April 9, 2004
Konzerthaus

Mixed Sounds at Berlin Good Friday Concert

Program

Olivier Messiaen Three movements from the "Livre du Saint Sacrement"

Max Reger "An die Hoffnung" for alto and orchestra op. 124

Arnold Schönberg "Friede auf Erden" for chorus and orchestra op. 13

Leoš Janáček
"Glagolitische Messe" for soloists, chorus and orchestra

Artists

Berliner Sinfonie-Orchester
Michael Gielen - Conductor

Rundfunkchor Berlin
David Jones - choir rehearsal

Melanie Diener - Soprano
Ursula Hesse von den Steinen - Alto
Ludovít Ludha - Tenor
Peter Mikuláš - Baritone
Joachim Dalitz - Organ

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Mixed Sounds at Berlin Good Friday Concert

by Nancy Chapple

Michael Gielen is first guest conductor with the Berlin Sinfonie-Orchester and has recorded with the marvelous Rundfunkchor Berlin. Nonetheless, the first half's unusual succession of works by Messiaen, Reger and Schönberg came off far better than the monumental work intended to pull all the evening's forces together: Janácek's Glagolithic Mass.

Orgel Konzerthaus

Three of the eighteen pieces in Olivier Messiaen's Livre du Saint Sacrement were performed by organist Joachim Dalitz on the beautiful silver-piped organ in an ornate white and gold frame that takes up half the wall behind the stage in the Konzerthaus, re-opened in historically accurate glory only in 1984. Les ténèbres features big, loud tone clusters, La Résurrection du Christ radiant, fortissimo rainbow colors, with an immensely long and majestic final major chord. L'Apparition du Christ réssucité à Marie Madeleine moves slowly, basking in static sound, only occasionally pausing on a recognizable major chord. The works are not easy listening, but provided a noble, serious beginning to this Good Friday concert with a religious focus.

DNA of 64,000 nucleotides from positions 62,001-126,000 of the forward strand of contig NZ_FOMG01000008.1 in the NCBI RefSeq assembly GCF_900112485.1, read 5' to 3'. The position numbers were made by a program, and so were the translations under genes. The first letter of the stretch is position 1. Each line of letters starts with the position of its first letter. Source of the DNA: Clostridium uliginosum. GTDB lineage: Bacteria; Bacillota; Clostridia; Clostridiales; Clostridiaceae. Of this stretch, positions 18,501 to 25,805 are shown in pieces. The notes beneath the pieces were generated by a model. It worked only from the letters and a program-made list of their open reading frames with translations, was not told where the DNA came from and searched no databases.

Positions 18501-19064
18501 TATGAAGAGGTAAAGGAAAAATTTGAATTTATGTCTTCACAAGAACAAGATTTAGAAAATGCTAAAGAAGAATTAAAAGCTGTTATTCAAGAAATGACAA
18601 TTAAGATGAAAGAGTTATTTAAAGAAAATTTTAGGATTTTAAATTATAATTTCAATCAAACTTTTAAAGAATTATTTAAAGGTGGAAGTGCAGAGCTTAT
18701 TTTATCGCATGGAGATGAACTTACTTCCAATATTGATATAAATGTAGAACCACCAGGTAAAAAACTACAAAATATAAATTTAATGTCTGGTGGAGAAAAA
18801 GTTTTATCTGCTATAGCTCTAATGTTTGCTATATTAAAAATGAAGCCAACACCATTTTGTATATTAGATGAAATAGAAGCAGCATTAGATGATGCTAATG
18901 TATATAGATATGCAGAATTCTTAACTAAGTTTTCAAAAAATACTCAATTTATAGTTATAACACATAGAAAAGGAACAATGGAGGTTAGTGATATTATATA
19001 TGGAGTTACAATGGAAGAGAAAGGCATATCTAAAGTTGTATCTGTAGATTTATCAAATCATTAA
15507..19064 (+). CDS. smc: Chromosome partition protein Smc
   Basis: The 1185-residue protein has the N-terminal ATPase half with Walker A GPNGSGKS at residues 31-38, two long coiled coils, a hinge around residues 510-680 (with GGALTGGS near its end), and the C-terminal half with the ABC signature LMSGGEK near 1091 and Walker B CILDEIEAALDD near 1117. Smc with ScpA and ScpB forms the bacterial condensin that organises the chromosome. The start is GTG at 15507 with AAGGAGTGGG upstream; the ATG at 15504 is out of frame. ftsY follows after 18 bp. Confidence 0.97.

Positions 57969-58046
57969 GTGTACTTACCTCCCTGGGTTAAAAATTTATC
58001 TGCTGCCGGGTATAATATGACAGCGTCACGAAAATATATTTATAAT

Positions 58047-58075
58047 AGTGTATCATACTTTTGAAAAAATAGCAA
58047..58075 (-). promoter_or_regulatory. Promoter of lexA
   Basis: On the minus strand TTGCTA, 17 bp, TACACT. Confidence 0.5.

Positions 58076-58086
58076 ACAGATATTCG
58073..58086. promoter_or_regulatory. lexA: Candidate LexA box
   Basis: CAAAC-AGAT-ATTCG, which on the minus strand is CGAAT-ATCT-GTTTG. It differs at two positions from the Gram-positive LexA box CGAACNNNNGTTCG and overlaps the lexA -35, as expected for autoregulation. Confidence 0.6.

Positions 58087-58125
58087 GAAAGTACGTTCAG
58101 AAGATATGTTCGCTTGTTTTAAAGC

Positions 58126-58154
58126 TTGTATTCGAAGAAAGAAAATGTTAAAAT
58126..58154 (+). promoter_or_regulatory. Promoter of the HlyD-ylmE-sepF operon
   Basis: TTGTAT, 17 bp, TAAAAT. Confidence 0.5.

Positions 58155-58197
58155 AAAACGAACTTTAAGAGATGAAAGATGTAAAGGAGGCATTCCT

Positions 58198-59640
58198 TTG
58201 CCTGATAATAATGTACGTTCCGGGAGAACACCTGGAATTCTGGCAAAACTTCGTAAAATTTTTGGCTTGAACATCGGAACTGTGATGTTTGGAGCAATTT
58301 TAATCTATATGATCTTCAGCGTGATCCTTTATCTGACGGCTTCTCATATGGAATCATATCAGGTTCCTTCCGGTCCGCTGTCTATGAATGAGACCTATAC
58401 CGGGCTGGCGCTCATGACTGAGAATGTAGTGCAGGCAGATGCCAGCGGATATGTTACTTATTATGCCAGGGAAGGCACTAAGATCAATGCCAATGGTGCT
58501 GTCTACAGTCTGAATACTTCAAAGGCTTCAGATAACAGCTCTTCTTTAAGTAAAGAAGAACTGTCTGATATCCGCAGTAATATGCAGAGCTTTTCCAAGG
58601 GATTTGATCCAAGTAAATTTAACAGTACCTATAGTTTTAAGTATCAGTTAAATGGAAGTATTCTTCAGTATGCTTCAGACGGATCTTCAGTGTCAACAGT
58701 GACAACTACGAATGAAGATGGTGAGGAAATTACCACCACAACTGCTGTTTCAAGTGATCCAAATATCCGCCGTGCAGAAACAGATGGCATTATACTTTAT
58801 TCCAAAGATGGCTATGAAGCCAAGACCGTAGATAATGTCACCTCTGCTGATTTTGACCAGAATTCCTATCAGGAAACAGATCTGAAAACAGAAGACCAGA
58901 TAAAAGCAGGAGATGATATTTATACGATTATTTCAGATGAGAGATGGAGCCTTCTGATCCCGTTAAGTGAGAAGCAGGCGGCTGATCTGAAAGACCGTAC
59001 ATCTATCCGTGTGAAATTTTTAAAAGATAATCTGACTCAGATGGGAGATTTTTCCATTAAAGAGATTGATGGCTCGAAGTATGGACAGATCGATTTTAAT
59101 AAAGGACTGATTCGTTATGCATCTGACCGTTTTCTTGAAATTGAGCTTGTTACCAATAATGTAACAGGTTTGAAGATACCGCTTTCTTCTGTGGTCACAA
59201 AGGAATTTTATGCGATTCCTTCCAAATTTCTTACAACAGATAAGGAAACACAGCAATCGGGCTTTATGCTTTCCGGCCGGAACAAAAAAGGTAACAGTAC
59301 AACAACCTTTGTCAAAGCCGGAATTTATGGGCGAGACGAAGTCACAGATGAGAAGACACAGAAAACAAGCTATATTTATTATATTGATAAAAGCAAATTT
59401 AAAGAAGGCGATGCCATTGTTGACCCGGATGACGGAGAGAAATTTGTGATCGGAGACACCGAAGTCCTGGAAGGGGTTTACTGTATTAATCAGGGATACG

Arnold Schönberg's highly accessible Friede auf Erden is one of the Rundfunkchor's specialties. Often sung a cappella, the orchestra played a minor role in this version, providing dabs of color, while the choir filled the hall with sound in constant movement as the offset lines slightly overlap. The sopranos produced their highest, most shimmery sound on the line "Waffen schmieden ohne Fährde" (peaceful weapons shall be forged).

Expectations were high for the Glagolithic Mass, combining choir and orchestra with four soloists and the organist. But the elements were disparate, and the work never took off. The orchestra was somewhat sloppy and unclear, with out-of-tune passages in the violins and differences in tuning between winds and strings. Soprano Melanie Diener just managed to carry above the choir, but her sound was undifferentiated. Tenor Ludovít Ludha, despite many performances of the work under his belt, yelled out his part; it seemed too high for him. Baritone Peter Mikuláš had satisfying power and consistency. There were certainly many exciting moments, for instance in Slava, where short biting repeated phrases increased in intensity, and in Veruju, where seemingly unmatched components meshed well together: fast, short phrases in the low strings and sustained high notes in the soprano. Perhaps there was not enough rehearsal time. Or the problem was a dramaturgical one: the soloists were not positioned in front of the orchestra, but rather in front of the organ, with the choir on either side. As their parts are woven into the whole texture, the idea seemed visually appropriate, but didn't quite mesh aurally.

(This review originally appeared at www.classicstoday.com)



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